Click Here to read he full article!

Dr. James Ellis

www.evolvedhealthchiropractic.com

Improve Your Shoulder Mobility

Anyone who is a regular gym-goer may have heard the term “thoracic mobility” before. It has become a particularly popular topic in Cross-Fit circles and sports where a maximal shoulder end range of motion is desired (the lock out). This is necessary for exercises such as pull-ups, hand stand push-ups, ring work, and over head press’ (power and Olympic lifters are not safe either!). But, what does this mean and how do we improve it?

To perform any above head movement requires first a stable shoulder. This means that all of the associated muscles are firing and working properly providing stability to an otherwise unstable joint (just ask anyone with a shoulder injury!) If you have not accomplished the ability to stabilize the shoulder in these moves; you shouldn’t be doing them since this will eventually lead to injury. Once the shoulder is stable we can discuss mobility of shoulder. Though it is more likely for an injury to occur due to instability, mobility of course plays a factor.

When discussing shoulder mobility in over-head moves I am referring to the ability of the humerus to pass under the subacromial space in the shoulder without impingment. This space is already quite small so it is important that we have appropriate movement of the shoulder (often termed scapulo-humeral rhythm.) When we raise our arms over-head (as we do when pressing) the scapula should begin to rotate after 60 degrees which allows the humerus to pass under the subacromial space. The ability for this to occur is very important for injury prevention of over-head athletes! Shoulder impingements will occur when the space between the coracoid and humerus narrows which leads to the rotator cuff muscles to “catch” as they pass under the structure. Over-time this will lead to fraying and injury of these muscles and potentially tears.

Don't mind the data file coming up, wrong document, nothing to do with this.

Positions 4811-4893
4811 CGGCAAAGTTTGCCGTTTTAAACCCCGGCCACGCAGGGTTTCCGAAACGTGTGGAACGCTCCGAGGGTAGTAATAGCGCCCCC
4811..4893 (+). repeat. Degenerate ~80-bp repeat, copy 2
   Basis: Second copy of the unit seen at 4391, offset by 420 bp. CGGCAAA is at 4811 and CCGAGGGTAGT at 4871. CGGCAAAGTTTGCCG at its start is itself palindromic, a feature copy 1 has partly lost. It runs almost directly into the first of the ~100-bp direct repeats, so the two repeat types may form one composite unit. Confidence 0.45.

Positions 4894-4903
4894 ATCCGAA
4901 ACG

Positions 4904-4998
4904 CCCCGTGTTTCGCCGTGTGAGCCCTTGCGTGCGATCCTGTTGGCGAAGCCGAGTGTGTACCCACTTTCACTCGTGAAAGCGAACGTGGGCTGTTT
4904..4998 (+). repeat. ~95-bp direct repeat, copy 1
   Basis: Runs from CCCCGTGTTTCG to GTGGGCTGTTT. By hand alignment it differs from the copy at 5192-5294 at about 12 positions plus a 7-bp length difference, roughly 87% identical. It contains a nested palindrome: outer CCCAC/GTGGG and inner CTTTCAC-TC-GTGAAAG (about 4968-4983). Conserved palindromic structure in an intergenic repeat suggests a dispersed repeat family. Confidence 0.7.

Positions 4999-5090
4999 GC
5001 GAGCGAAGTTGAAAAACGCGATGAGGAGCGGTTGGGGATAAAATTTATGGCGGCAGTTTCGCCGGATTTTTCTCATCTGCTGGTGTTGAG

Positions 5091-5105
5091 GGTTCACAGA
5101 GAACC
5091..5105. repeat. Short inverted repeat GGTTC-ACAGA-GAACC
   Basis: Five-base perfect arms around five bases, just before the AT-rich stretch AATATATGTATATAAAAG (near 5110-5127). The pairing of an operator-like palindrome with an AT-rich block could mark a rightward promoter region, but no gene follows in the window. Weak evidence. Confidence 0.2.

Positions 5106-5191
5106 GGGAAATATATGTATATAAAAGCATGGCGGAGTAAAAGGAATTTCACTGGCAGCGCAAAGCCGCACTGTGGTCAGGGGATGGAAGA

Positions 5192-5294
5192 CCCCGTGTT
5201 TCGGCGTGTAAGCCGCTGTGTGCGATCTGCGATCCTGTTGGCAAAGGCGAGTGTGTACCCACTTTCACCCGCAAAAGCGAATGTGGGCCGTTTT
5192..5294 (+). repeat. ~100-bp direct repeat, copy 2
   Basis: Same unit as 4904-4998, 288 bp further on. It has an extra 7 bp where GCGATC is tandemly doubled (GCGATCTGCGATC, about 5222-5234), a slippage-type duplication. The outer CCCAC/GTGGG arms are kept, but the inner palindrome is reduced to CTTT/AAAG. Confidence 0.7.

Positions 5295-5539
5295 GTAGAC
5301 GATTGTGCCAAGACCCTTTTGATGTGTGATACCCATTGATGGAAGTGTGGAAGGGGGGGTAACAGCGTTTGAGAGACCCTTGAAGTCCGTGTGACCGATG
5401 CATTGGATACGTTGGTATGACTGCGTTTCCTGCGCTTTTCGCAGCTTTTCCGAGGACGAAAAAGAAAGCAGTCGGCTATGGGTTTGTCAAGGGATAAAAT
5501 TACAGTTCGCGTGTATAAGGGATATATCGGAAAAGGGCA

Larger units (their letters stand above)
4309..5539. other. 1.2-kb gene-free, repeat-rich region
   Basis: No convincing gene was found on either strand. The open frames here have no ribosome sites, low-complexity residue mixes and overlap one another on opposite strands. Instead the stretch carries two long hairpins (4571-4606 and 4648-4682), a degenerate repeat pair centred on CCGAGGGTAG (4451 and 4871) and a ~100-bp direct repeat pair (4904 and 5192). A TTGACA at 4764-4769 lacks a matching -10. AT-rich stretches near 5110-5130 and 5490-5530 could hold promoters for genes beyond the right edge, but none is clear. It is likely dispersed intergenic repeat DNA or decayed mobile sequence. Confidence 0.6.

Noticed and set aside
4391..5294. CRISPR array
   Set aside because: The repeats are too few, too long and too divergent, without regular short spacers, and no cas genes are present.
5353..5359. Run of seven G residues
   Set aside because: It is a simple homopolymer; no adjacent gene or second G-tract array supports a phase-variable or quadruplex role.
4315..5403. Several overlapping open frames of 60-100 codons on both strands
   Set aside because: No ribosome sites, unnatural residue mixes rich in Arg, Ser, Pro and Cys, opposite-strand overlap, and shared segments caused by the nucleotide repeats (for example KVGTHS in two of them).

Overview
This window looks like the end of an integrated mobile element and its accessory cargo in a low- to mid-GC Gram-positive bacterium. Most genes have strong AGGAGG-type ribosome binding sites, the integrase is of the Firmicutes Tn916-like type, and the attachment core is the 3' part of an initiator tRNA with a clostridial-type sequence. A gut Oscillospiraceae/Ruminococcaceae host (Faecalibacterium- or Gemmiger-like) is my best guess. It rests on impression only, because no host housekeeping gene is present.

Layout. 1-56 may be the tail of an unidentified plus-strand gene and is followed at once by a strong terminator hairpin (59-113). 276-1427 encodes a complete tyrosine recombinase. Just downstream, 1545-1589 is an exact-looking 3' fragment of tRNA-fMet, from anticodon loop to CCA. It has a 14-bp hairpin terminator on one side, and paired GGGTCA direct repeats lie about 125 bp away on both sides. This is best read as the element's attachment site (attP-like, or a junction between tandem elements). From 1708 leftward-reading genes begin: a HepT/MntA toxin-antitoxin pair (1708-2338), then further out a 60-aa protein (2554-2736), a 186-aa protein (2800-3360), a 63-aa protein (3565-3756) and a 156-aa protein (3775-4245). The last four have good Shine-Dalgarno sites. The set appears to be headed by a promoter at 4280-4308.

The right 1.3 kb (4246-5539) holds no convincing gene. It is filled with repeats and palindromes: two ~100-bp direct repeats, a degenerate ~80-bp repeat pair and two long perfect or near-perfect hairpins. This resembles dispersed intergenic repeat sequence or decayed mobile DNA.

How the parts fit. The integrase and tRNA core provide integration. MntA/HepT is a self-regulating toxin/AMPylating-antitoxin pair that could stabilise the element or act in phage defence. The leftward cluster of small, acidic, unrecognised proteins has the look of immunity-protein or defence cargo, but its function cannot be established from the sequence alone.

In order to maintain the necessary space for your rotator cuff when lifting your arms above head the scapula must retract and rotate upwards. Mobility of the thoracic spine is particularly important as it will impact retraction of the scapula. Additionally, assumption of a slumped posture (which many of us have from desk jobs) which causes shortened pecs, and upper traps that will pull the shoulders forward creating an anterior tilt in the scapula reducing the space needed. In summary, when the shoulder is not moving properly and the subacromial space is reduced from lack of thoracic spine mobility and tight muscles it will eventually lead to some sort of impingement.

So what can you do to prevent/fix this issue?
•Have your thoracic spine mobility assessed
•incorporate some “pre-hab” in your normal routine; this should include rhomboid, mid and lower trap work.
•Stretch your pecs, and upper traps.

I urge you all to incorporate a bit of pre-hab; your body and gains will thank you in the long run!

Keep Moving.

 

Dr. James Ellis DC, MSACN

www.evolvedhealthchiropractic.com